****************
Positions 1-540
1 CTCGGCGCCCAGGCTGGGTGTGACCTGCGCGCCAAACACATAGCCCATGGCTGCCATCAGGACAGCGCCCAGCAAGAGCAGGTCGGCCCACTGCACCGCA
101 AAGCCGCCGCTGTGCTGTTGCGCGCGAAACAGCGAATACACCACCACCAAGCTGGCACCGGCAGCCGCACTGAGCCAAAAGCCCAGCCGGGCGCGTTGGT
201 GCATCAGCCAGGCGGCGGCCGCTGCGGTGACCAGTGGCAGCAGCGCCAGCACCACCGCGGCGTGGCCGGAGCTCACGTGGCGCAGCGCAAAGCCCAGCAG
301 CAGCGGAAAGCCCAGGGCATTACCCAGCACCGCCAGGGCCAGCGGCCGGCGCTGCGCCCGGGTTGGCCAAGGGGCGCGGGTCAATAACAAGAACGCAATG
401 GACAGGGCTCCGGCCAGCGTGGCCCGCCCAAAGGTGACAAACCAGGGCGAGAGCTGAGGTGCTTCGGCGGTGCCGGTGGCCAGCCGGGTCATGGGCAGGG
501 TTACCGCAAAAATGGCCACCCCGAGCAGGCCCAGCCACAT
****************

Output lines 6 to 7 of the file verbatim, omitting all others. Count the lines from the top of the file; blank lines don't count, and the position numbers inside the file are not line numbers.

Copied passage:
401 GACAGGGCTCCGGCCAGCGTGGCCCGCCCAAAGGTGACAAACCAGGGCGAGAGCTGAGGTGCTTCGGCGGTGCCGGTGGCCAGCCGGGTCATGGGCAGGG
501 TTACCGCAAAAATGGCCACCCCGAGCAGGCCCAGCCACAT